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AFSCME members help usher in tough COVID safety standards in Virginia

Photo credit: Getty
AFSCME members help usher in tough COVID safety standards in Virginia
By Namita Waghray ·
AFSCME members help usher in tough COVID safety standards in Virginia
Governor Ralph Northam. Photo credit: Getty

Virginia has adopted tough new COVID-19 safety standards, and AFSCME members throughout the commonwealth helped make that a reality.

The Virginia Safety and Health Codes Board, which establishes and enforces the Virginia Occupational Safety and Health (VOSH) regulations and standards, last summer issued its first-in-the-nation temporary COVID-19 safety workplace standards.

Last Friday, Gov. Ralph Northam made those temporary safety standards permanent, a crucial step in protecting workers from the deadly disease caused by the coronavirus. The permanent standard takes effect on Wednesday.

AFSCME Virginia members are proud of the role they played in developing these stringent standards. They used their voices to fight to get permanent COVID-19 safety standards adopted, ensuring that they can continue to serve their communities while mitigating the threat of the virus to themselves and their families.

Anthony Pistone, an employee with Arlington County Department of Environmental Services, wrote to VOSH, urging the agency to adopt the standards, and pushed to make them permanent.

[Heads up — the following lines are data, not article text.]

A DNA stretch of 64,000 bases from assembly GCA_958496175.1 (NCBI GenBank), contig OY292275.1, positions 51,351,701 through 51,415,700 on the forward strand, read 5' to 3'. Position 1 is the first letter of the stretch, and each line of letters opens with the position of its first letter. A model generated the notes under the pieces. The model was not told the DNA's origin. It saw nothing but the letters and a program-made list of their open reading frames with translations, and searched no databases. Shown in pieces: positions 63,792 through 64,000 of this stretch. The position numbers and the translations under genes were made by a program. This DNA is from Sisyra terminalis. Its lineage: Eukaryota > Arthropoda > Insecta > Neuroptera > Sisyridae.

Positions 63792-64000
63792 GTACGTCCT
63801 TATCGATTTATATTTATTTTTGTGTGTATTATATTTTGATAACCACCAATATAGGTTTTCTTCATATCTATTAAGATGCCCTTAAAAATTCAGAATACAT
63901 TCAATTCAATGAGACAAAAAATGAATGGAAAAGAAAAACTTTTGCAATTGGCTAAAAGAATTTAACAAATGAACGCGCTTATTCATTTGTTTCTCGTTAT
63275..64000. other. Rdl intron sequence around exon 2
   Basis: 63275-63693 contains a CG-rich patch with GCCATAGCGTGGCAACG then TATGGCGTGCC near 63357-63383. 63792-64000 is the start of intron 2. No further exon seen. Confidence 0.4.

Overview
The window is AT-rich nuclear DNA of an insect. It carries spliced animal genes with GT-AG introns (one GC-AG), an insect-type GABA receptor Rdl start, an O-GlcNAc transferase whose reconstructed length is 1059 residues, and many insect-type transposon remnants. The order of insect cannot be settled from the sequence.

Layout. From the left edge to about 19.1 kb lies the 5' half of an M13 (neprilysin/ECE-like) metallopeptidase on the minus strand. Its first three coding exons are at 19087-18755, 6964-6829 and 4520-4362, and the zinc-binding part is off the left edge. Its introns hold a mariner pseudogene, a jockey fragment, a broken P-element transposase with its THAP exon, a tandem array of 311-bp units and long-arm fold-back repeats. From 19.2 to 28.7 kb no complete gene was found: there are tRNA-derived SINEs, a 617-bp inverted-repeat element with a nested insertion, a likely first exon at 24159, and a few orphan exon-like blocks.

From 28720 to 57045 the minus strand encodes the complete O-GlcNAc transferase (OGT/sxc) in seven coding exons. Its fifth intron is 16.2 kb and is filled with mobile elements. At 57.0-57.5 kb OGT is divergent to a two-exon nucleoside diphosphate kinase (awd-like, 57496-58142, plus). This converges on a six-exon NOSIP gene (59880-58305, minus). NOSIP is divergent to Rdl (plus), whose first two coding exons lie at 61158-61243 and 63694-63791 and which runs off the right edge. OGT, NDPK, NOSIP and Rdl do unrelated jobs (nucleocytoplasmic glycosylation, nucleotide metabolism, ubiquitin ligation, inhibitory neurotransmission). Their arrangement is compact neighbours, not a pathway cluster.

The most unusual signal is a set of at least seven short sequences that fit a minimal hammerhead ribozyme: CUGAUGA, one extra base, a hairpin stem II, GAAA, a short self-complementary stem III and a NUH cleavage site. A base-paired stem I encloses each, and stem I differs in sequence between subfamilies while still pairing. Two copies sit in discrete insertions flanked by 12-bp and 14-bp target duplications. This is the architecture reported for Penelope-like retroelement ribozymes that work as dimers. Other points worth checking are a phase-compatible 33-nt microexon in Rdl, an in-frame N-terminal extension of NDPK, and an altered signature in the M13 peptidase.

“Strong enforcement mechanisms will mean more compliance,” Pistone said. “Virginia has shown leadership being first in the nation to enact these temporary emergency standards, and the commonwealth will continue to lead by making the standards permanent.”

Under the standards, worksites are classified as high, medium and low exposure risk. Employers must create workplace infection protection programs and train workers on how to comply. In addition, the standards set mandates for on-the-job social distancing, cleaning and wearing of face masks.

Diana Reynoso, an Alexandria City employee, described how invaluable these standards have been in her workplace.

“When fingerprinting, we must be less than 6 feet from the person, touching the person's hand to make sure we capture their fingerprints. Although this is no longer my duty, I still worry about my co-workers who have this task, which puts them at a higher risk for COVID-19 exposure,” Reynoso said. “These permanent safety requirements are necessary for our communities and for our families.”

VOSH’s temporary standards took effect in July 2020. Members of AFSCME District Council 20, AFSCME’s Education Department and AFSCME Virginia held a one-day session to train city, county and commonwealth employees on the temporary standards. Additional training and educational opportunities are planned to boost safety and care for public service employees throughout Virginia.

“The VOSH training provided by our union is an excellent tool for educating ourselves about the threat posed by the COVID-19 pandemic and how to maintain safe and healthy work environments,” said Luis Velez Sr., a construction management specialist in Arlington County. “Armed with this information, I feel better equipped to take an active role in promoting workplace safety and ensuring that our management remains accountable."

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